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Interact Cardiovasc Thorac Surg. 2013 Feb;16(2):186-92. doi: 10.1093/icvts/ivs445. Epub 2012 Nov 1.

Three-step management of pneumothorax: time for a re-think on initial management.

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  • 1Department of Thoracic and Cardiovascular Surgery, Division of Thoracic Surgery, Kansai Medical University Hirakata Hospital, Osaka, Japan. kanedah@hirakata.kmu.ac.jp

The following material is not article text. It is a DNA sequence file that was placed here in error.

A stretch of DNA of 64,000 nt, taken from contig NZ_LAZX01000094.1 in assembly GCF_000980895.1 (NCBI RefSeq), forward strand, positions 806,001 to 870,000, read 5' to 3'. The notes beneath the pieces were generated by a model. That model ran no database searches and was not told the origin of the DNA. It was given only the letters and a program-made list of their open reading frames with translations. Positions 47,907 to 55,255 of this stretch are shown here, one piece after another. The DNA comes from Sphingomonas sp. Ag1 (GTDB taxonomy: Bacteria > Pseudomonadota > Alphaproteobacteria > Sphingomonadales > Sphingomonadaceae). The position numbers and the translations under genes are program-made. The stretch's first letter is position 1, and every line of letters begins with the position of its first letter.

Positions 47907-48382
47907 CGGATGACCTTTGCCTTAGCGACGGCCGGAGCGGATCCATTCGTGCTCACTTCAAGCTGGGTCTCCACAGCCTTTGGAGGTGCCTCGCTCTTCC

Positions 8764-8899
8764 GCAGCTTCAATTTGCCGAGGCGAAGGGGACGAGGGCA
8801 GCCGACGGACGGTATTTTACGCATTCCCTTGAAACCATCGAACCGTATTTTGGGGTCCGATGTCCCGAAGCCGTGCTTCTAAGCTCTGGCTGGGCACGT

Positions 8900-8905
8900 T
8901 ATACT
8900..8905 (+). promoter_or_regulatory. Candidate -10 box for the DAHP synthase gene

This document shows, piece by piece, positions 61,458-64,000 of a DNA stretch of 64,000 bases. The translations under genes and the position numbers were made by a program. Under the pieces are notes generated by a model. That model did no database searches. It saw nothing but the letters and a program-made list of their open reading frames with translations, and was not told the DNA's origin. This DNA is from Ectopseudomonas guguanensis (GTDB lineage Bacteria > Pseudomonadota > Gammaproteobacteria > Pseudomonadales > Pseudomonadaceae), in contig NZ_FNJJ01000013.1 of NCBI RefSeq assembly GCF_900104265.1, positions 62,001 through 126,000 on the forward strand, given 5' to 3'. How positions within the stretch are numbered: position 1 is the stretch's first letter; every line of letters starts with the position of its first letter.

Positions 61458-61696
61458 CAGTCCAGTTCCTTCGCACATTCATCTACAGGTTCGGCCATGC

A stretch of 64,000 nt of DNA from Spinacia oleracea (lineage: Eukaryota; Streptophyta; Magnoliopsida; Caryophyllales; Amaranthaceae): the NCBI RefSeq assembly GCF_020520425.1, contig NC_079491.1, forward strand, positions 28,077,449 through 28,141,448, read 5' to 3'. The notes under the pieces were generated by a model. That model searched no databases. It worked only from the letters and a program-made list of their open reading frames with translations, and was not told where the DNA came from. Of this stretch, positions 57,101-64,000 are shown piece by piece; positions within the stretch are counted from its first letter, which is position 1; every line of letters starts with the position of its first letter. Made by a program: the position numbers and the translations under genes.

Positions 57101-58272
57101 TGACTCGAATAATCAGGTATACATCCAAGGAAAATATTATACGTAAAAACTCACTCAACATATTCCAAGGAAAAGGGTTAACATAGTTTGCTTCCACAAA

Pneumothorax is a common disease worldwide, but surprisingly, its initial management remains controversial. There are some published guidelines for the management of spontaneous pneumothorax. However, they differ in some respects, particularly in initial management. In published trials, the objective of treatment has not been clarified and it is not possible to compare the treatment strategies between different trials because of inappropriate evaluations of the air leak. Therefore, there is a need to outline the optimal management strategy for pneumothorax. In this report, we systematically review published randomized controlled trials of the different treatments of primary spontaneous pneumothorax, point out controversial issues and finally propose a three-step strategy for the management of pneumothorax. There are three important characteristics of pneumothorax: potentially lethal respiratory dysfunction; air leak, which is the obvious cause of the disease; frequent recurrence. These three characteristics correspond to the three steps. The central idea of the strategy is that the lung should not be expanded rapidly, unless absolutely necessary. The primary objective of both simple aspiration and chest drainage should be the recovery of acute respiratory dysfunction or the avoidance of respiratory dysfunction and subsequent complications. We believe that this management strategy is simple and clinically relevant and not dependent on the classification of pneumothorax.

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